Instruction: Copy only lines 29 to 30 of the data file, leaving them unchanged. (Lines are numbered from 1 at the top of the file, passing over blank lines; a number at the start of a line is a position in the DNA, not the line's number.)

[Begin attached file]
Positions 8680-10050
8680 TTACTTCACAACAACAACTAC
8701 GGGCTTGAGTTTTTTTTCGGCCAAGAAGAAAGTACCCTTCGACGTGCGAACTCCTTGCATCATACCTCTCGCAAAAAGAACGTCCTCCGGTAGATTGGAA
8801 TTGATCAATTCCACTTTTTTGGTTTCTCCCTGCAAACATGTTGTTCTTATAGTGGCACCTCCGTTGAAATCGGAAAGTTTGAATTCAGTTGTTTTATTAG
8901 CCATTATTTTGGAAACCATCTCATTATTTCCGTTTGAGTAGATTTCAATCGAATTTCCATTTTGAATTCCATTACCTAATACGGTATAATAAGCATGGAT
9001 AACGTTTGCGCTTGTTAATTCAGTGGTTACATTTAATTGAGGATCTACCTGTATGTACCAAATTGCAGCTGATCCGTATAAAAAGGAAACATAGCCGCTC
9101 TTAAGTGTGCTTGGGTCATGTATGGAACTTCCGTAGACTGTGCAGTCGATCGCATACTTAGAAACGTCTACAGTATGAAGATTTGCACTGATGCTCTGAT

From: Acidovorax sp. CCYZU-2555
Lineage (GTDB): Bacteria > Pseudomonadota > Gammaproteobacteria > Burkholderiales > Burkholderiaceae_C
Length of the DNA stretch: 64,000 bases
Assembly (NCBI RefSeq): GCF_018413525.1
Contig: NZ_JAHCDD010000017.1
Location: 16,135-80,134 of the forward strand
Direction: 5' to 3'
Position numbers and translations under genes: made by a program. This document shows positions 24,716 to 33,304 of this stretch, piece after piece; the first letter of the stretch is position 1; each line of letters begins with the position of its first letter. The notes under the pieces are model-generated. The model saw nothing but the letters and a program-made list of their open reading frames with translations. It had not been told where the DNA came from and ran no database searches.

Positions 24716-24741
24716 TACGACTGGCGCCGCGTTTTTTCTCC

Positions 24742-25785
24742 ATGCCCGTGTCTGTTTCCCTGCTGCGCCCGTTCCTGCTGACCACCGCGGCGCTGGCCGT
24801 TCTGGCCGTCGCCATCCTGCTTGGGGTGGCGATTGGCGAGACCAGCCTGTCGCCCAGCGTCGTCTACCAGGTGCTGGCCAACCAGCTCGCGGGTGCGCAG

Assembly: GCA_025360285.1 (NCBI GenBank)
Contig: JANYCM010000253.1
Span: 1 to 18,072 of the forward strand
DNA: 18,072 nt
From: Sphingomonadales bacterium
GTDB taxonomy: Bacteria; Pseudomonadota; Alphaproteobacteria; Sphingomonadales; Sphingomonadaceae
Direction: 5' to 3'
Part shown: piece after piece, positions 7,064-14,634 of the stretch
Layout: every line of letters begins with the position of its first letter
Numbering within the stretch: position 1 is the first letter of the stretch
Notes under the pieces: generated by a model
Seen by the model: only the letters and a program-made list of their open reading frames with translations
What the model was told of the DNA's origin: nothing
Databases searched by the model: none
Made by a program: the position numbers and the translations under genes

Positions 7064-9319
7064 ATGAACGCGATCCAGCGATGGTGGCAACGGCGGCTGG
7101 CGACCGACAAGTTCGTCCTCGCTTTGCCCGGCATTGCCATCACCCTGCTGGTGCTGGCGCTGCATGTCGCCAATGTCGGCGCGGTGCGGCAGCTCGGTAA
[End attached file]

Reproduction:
Layout: every line of letters begins with the position of its first letter
Numbering within the stretch: position 1 is the first letter of the stretch